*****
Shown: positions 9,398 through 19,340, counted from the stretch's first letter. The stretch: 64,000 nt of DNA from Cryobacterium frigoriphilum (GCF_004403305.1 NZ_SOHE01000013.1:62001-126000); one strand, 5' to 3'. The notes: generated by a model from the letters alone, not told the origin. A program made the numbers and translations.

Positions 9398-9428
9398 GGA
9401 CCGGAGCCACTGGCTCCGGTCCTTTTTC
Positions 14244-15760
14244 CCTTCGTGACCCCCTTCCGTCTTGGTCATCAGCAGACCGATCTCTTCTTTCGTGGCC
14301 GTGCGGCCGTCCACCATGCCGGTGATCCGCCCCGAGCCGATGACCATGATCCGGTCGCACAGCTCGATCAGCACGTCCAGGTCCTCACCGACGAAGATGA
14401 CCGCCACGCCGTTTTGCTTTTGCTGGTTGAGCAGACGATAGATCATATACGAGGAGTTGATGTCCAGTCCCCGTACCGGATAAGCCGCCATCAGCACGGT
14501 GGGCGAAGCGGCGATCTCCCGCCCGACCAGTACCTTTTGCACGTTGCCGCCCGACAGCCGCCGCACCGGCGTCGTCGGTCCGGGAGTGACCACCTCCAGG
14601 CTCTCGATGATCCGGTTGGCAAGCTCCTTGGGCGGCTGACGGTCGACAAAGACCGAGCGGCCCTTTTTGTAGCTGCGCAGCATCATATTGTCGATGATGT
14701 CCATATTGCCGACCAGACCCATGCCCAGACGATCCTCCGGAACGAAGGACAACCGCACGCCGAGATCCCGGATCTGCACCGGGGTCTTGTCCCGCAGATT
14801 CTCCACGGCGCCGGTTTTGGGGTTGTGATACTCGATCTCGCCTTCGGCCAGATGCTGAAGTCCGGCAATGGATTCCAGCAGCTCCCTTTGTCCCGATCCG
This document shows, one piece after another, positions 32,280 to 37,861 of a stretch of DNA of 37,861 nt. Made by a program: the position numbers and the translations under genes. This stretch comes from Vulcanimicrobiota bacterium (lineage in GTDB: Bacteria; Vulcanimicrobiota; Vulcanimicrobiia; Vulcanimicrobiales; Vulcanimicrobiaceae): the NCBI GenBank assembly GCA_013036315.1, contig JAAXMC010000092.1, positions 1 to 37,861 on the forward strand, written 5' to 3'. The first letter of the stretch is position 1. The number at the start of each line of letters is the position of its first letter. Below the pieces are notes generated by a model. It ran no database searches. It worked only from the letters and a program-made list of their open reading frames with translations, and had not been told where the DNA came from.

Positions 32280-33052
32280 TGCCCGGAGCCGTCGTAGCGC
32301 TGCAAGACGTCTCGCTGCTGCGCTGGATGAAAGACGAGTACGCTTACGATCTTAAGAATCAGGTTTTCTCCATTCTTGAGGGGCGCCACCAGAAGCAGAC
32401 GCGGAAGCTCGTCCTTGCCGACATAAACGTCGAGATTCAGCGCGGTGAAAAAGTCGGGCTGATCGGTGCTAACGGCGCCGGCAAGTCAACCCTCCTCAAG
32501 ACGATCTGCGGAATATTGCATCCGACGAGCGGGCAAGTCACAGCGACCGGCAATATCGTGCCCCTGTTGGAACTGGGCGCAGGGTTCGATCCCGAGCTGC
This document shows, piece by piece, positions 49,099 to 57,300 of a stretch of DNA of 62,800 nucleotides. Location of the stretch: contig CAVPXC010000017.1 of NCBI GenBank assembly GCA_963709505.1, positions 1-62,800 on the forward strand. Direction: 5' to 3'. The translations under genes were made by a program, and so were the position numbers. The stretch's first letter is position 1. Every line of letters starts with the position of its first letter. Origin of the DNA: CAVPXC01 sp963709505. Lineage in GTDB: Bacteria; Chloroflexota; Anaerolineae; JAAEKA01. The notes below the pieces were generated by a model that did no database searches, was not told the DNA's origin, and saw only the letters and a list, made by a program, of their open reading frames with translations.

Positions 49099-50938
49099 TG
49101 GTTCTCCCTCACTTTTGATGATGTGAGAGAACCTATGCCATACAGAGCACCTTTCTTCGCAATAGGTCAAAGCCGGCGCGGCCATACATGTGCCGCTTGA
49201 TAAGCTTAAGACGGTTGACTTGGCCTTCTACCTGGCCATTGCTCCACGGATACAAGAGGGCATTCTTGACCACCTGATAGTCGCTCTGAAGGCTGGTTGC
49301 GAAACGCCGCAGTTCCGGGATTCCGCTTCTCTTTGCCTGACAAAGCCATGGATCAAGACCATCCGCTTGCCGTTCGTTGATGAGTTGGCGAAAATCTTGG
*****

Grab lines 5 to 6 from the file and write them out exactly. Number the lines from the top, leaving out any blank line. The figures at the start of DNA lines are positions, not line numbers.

Positions 14244-15760
14244 CCTTCGTGACCCCCTTCCGTCTTGGTCATCAGCAGACCGATCTCTTCTTTCGTGGCC